It’s been awhile since I posted any decorated cakes that I make. So, I decided to share some cake photos with you. This is one of my recent creations.

The baby’s favorite toy is a frog and it determined the theme. All decorative elements are made either from gum paste or fondant. Everything is edible except the wire.

This is a chocolate almond cake filled and frosted with chocolate mousseline with armagnac-soaked prunes folded into the filling portion. Obviously, the cake is intended for parents’ consumption. Poor Nicki will only be allowed to blow the candle – quite a tease for a little guy. Although, I agree that it’s not yet the time to introduce sweets into his diet.

Happy Birthday, Nicki!

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Sun-dried Tomato and Red Onion Bread with Tamari-roasted Sunflower Seeds and Book Review

Recently, a publisher sent me a copy of Andrew Whitley “Bread Matters” book and asked for a review if I find the book interesting enough. Now, let me jump right to the conclusion (I know, it would be more logical to do this in the end, but I’m too excited and therefore impatient). The book is wonderful!

If you are planning to dive into a warmth and comfort of home bread-baking, if you are thinking about buying a serious book to begin, trying to choose the best among dozens, let this book to be the one. You won’t be disappointed. Not only the author possesses amazingly deep knowledge and understanding of the subject, he also writes so clearly and explains so thoroughly. Sourdough and leaven breads finally don’t look scary at all. He offers a different approach to the care of the starter, which doesn’t resemble an infant-care. Health-conscious people will find the book very valuable as the author emphasizes the importance of organic and natural ingredients, and long-fermented, low-yeast breads.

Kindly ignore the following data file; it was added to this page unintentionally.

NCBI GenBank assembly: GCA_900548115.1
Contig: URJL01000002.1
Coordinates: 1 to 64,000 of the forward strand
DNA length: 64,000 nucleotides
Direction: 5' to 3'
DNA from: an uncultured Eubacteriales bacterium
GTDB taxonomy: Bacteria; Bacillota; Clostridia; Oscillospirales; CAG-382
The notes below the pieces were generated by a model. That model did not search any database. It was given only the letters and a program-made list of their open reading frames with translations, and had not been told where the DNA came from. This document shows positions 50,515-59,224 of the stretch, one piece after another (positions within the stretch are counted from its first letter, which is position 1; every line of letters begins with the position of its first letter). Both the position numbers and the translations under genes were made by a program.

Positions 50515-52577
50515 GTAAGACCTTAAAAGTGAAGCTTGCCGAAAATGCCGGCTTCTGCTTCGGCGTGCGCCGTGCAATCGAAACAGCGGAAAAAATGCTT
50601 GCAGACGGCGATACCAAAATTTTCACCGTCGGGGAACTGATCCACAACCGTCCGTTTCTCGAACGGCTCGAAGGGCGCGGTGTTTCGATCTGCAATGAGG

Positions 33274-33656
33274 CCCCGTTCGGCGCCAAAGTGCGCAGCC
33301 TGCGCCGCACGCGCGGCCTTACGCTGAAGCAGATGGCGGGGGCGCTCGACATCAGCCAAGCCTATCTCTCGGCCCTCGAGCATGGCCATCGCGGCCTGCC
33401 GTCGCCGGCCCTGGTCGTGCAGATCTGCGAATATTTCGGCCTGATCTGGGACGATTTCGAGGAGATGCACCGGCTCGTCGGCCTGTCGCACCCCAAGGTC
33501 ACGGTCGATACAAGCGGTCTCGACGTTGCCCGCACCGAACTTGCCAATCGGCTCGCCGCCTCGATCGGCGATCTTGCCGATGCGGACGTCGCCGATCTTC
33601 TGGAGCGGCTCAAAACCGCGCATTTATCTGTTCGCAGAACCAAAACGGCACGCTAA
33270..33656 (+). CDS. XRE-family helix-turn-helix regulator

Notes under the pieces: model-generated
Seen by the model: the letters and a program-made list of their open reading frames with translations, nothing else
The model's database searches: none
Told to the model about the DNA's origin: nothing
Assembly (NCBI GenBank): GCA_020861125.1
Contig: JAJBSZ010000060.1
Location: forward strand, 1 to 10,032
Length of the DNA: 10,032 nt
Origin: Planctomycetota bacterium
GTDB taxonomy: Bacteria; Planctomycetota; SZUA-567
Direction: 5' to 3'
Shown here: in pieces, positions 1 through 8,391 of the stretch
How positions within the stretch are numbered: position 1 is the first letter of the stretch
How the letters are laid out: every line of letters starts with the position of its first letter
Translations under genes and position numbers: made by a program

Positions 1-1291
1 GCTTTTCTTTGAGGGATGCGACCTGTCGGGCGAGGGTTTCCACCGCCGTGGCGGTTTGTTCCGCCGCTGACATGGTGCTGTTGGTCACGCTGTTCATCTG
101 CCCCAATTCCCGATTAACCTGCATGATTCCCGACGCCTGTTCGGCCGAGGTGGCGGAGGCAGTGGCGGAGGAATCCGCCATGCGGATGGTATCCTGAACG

The book is wisely structured and easy to use. First chapters cover equipment, ingredients, applied methods, and troubleshooting. Then, the recipes follow. There are breads, rolls, pastries, and much more, from simple to more complex but still perfectly understandable and doable. How pleasantly surprised I was to find among these recipes traditional and very familiar Russian breads – Borodinsky, Russian Rye, Caraway Rye, as well as kulich and famous pirozhki. These are truly authentic, without any coffee or cocoa powder in the rye bread. Andrew Whitley does know what he is writing about; he lived in Russia himself and wrote warm and kindly about his experience. I personally was very touched reading it.

There’s an interesting “gluten-free baking” chapter where he describes in details and nutritionally analyses flours used in gluten-free baking. The recipes are intriguing – a brown rice sourdough starter is what I’m thinking to try in the near future.

The final chapter “Growing Old Gracefully” is devoted to the utilization of stale bread. I can’t help myself but repeat an old Russian proverb which is an epigraph of this chapter: “When you die, all the bread you ever wasted is weighed. If it is heavier than you, hell is your destination”. My Russian readers would, probably, understand my joy to find here a recipe of kvas which doesn’t call for any commercial yeast but for rye sourdough starter and Borodinsky bread.

I’ve just baked Andrew Whitley’s the Tomato and Red Onion Bread, and its deliciousness certainly proves the author’s geniality. I’m off to start my rye sourdough – I’ll keep you posted.